requires both dedication, and patience.
On a regular trip to the Hill Section of New Haven, we were approached
by a man who was terribly disfigured with burn scars. He assumed we
worked at the shelter where we were delivering a truckload of
donations. He was waiting patiently for a box of cereal. When he was
informed that the food pantry was closed, his face fell.
We were able to produce some Stop & Shop gift cards and a bag of food
and clothing for him. He was so grateful that he gave me a hug with
tears in his eyes. He expressed his deepest appreciation before
pedaling off on his bike. It wasn’t until after he was gone, that one of
our board members realized he was a childhood friend of her husband’s
who had been horribly burned as a child. Just circumstance? I think
not. As the saying goes, “There, but for the Grace of God….”
Diane* was very, very tired. The mother of four, was back with her
children at the CCA Family Shelter in New Haven. It wasn’t the first time
her family had ended up on the street with no-place to live. Her
husband, a college-educated alcoholic, couldn’t hold a job. Their family
had been evicted...again. Diane* became very close to one of the
workers at CCA, and told her how very tired she was of living this way–
struggling to keep a roof over the heads of her children. Her husband,
Jim* is a nice, intelligent, caring man, who wants what’s best for his
children. Unfortunately, his alcoholism is stronger than he is. One
night, while sitting on the couch watching TV, at just 39 years old, Diane’
s* weary heart finally stopped, leaving her alcoholic husband to raise
the children. He regularly calls CCS looking for food, clothes, and
Holiday Gifts for the children. While he rarely asks for anything for
himself, he has not, unfortunately been able to overcome his
alcoholism, and the family continues to struggle with poverty every day.
One very cold winter day, as CCS volunteers unloaded yet another
truckload of donations, a woman from one of the apartments upstairs
approached. Volunteers told her, if she needed anything at all for her
or her children, to help herself. She turned to her son and said, “See?
People do care.” It turns out that they had been burned out of their
apartment and lost all of their belongings. Our volunteers were able
to offer a little bit of hope to that family in their time of need. Shortly
afterward, there was another fire at the shelter, itself, and the family
lost their replacement items, as well. CCS was able to help with some
of their needs after the second fire as well.
Compassionate Community Services is fortunate to be able to provide immediate assistance to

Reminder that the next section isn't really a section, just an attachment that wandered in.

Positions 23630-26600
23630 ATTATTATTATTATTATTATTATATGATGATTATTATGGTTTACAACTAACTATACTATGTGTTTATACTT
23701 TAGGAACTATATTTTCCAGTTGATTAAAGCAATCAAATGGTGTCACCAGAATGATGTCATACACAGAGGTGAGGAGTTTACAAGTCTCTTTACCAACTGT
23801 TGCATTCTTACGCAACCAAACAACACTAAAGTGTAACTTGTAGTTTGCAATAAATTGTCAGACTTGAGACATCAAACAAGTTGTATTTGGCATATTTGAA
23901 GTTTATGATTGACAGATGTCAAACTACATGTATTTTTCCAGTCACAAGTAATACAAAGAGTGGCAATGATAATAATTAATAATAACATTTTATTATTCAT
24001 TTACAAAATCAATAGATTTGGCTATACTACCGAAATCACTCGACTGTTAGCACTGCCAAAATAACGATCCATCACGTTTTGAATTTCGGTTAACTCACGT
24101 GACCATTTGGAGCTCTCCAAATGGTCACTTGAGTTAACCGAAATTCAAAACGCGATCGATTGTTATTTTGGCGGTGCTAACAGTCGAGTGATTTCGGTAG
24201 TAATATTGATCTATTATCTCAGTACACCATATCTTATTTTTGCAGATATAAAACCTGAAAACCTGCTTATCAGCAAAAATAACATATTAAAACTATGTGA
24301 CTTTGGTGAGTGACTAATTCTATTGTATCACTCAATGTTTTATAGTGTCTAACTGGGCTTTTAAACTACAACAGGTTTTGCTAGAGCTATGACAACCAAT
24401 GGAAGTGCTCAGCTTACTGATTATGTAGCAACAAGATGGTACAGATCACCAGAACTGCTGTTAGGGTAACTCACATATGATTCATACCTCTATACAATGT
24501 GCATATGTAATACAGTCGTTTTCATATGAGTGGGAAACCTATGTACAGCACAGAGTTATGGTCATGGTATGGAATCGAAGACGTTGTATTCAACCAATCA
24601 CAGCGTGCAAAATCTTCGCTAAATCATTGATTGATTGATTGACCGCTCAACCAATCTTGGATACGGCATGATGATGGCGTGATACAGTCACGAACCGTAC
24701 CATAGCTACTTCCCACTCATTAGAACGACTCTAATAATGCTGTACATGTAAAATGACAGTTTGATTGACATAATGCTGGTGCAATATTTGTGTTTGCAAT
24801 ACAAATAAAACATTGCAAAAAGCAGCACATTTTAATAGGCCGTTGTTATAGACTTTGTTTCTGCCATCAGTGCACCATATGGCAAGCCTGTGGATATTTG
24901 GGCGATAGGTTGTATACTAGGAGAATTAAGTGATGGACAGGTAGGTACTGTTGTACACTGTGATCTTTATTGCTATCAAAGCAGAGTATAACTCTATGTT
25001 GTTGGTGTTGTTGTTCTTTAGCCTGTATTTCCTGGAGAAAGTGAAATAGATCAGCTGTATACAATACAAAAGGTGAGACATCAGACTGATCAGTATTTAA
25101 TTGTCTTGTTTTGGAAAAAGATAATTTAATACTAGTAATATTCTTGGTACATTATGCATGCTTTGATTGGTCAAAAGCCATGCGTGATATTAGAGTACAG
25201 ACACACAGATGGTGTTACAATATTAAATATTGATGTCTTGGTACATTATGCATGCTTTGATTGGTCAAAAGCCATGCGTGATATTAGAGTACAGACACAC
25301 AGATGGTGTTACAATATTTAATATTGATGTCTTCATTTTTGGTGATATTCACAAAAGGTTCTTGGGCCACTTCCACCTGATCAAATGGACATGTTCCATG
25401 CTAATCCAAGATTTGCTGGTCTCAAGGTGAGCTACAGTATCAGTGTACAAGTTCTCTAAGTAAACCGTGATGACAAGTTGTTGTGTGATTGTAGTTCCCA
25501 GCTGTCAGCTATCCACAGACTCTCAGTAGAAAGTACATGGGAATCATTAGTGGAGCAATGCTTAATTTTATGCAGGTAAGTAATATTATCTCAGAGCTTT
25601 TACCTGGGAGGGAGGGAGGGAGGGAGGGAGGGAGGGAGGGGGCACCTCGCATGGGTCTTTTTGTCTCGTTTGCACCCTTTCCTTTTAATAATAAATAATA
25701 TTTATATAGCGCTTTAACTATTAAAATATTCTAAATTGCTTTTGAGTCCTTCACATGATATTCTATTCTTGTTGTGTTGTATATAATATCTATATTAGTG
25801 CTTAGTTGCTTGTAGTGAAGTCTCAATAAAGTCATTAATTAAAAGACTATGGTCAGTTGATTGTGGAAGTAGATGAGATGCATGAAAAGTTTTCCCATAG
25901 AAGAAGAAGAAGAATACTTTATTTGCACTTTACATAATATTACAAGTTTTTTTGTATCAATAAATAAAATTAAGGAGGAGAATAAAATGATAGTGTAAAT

many people who would otherwise fall through the cracks. We are available days, nights, and
CCS is not bound by restrictions or guidelines limiting our ability to help those in need whenever
the need arises.
CCS helps thousands of people in one way or another every year, many anonymously. Other
families need our assistance for years, depending on their circumstances.
CCS has always been available to help each and every family that is referred to us as needed, for
as long as they need us. Friendship is always included, at no extra charge.
We could go on and on with stories like these from the thousands of people we have met and
helped over the years. Every person has a story. And every one of them could break your heart.
That’s why we are so driven to do what we do.
Since 1988, CCS has been reaching out to those in need. We have been offering emotional
support, friendship, food, clothing, house-wares, furniture, back-to-school items, holiday gifts,
hugs, encouragement, and so much more for 17 years. And we have been able to do this all
without any government support to date.
Over the last 17 years, through the very generous support of local citizens and businesses, we
have been able to help thousands of children and their families for the holidays, and throughout
the year. Thanks to dedicated, caring volunteers, our elderly clients can rely on regular visits,
cards, and calls. They are like our family. And we truly care about them.
Since 1988 CCS has collected and distributed a huge amount of in-kind donations each, and
every year worth an estimated $125,000-$130,000 per year! Over the course of 17 years, that
amounts to MORE THAN TWO MILLION DOLLARS WORTH of food, clothing, furniture, gift items,
house-wares, computers, and more!
And we plan to continue serving the Elderly, Sick, Homeless, and Needy well into the future. But
we can’t do it without help from people like you...